Stage Goals Type of study Analysis No. of participants or no. of answers Presurvey Identify the recurrent items Elaborate the questionnaire Qualitative study Thematic and lexical study Seventeen people including eleven individual interviews and two collective interviews Survey Identify central and peripheral elements of the public value Quantitative study Descriptive statistics univariate and bivariate 225 answers registered out of around 1200 (Return rate: around 19%)
5 - To conclude,…
The aim of our study is to examine whether any reforms could really evolve citizens’ understanding of public administration, in a word, evaluate public policies from citizens’ point of view. Actually, Pollitt and Bouckaert (2011) noticed that regarding evaluation of public policies, there were few studies about citizens’ opinions about public administration. They are right. Since Rangeon’s survey in 1982, the French very first official studies date the late 2000s. This is very strange, because the issues of some main reforms of public administration were precisely getting better relations between public administration and citizens. What is stranger, public administration, particularly, public local administration have conducted many internal studies. But the majority of these studies remains secret, probably because local authorities are afraid that they returns against them. For example, a French region decide to keep in secret a survey evaluating a policy for youth, because the result showed general dissatisfaction of young people towards this policy.
It being said, in order to examine whether any reforms really could evolve our understanding of public administration, we firstly inspect Halbwachs’s collective common memory. Secondly, we study French main reforms of public administration made since 1980s. Then, we examine Rangeon’s survey made in 1982. Finally, we conduct a survey with the cooperation of Cefop among human resources managers in the private sector following Abric and Verges’ technique of recognition of the object. The results make it possible, as well, to define the collective common memory citizens keep about “the public”. It corresponds both to the contents (public sector) and the ways of doing and being (relation between citizens and public administration and management). Content consists in the public service, regalia functions, administration, and civil services which remain stable and concrete.
As regard the ways of doing and being of “the public”, we observe the persistence of this collective memory of French citizens about their public administration on more than 30 years: two apparently distinct groups share the same common opinions about their public administration by focusing the full attention on similarity and constancy, and not on diversity or changes. It is like that there has been no reform at all. This obstinacy of the bad image of the French about public administration also have a rather negative administrative impact in terms of intrinsic public value, notably the trust in politics today (Moore, 1994). According to a survey on reliable level in politics (CEVIFOP and CNRS, 12/2013), only about 20% of the French citizens trust the government and the President. On the other hand, about 70%, even more, of the French trust public organisations. These results question the target of reform. Is it really public administration to be reformed? Should it be politics to be reformed?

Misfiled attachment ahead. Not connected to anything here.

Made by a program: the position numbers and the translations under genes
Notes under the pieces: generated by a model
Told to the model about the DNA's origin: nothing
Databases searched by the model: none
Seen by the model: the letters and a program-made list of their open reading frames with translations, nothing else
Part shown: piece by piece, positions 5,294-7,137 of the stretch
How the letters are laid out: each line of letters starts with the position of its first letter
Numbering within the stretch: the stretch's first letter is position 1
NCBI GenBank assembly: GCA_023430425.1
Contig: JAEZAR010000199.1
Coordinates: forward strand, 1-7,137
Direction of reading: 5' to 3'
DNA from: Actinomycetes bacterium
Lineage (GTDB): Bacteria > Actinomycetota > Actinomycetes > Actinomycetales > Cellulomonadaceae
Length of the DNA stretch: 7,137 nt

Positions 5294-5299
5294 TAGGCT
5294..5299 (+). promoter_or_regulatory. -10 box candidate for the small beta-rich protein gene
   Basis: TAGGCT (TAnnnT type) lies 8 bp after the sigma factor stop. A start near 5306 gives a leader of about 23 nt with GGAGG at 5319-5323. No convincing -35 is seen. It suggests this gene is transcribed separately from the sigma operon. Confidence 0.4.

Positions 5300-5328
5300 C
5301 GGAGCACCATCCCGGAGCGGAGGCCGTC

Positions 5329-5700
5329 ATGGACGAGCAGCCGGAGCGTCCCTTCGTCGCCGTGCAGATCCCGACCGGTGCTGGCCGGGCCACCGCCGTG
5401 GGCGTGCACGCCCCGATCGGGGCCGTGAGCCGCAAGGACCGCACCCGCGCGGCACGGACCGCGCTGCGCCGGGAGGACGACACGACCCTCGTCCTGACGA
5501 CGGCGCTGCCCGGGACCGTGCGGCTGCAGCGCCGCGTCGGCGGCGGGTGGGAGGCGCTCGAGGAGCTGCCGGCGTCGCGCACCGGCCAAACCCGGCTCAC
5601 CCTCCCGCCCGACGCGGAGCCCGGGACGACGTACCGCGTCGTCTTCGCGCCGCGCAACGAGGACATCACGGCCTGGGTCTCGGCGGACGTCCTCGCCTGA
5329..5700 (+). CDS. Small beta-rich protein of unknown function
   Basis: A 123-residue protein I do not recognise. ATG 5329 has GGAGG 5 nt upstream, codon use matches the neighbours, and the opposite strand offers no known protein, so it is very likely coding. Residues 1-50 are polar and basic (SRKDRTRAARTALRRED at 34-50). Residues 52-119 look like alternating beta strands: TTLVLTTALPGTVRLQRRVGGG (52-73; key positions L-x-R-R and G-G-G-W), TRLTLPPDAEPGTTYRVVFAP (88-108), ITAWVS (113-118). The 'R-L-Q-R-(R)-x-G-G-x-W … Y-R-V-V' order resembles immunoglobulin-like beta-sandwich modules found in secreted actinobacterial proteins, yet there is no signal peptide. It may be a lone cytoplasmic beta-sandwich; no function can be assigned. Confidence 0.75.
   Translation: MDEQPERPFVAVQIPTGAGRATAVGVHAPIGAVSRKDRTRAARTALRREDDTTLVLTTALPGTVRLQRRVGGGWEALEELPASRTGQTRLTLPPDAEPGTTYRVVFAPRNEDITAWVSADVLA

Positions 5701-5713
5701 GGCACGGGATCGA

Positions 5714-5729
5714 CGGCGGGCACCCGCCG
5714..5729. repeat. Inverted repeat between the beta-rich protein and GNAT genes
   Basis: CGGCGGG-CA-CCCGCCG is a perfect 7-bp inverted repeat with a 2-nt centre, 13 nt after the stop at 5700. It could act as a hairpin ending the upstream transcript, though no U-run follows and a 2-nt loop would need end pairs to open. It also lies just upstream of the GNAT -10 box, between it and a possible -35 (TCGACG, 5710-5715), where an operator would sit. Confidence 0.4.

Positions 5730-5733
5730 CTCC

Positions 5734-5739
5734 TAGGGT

From this point of view, the study conducted by Harrison, Guerrero et al. (2012) seems to be particularly interesting. The authors identify six ways in order to produce public values, called “generators of public value”: profitability, effectiveness, intrinsic improvements, transparency, participation, and collaboration. Among these six ways, the authors claim that transparency, participation and collaboration should have impacts on the public intrinsic value, also probably on the image of politics. In future studies, it can be interesting to deeply explore test their hypothesis.
These results also have a twofold consequence for the reforms which should be implemented. On one hand, following Halbwachs’ work, it is necessary to change either the group’s members or the physical places associated with them to achieve a genuine reform. Indeed, space represents a physical continuity which acts as a framework for collective memory. According to our analysis, the public service, regalia functions, administration and civil services also serve as a stable and concrete framework within which collective memory is fixed. As far as citizens are concerned, they are the holders of this collective memory. Therefore, as long as the members and/or the space change little, the central cores would remain the same. Then, no matter what happens, collective memory will favour similarity, whatever change, in order to maintain the group around the same interests and goals. This would perhaps explain why certain reforms passed virtually unnoticed by French people and so do not have any impact on French citizens’ understanding of public administration.
All the more, reforms are not always necessary to guarantee the continuity of our society. As Halbwachs rightly points out, in order to ensure that society, and more particularly a state, maintains a number of consistencies, it has to secure a certain stability and continuity for its component members, so that the latter can fix their collective memory. Thereby, each state should convince itself and its members that it does not change at all, or only little, and that it lasts. As a consequence, if a state does nothing but reform, it only weakens the stability and continuity which are indispensable for the viability of the state, and threatens the relation between the state and its members. In this context, we can list a number of questions following which can also be subjects for future studies:
What should the state do in order to improve the actual understanding of its citizens about its public administration?
Should the state change its immigration policy?
Should some public administration move towards a new space?
Could the state change its public administration and ensure its stability as well as continuity to its component members?
How should the state changing its doing without endangering its survival?…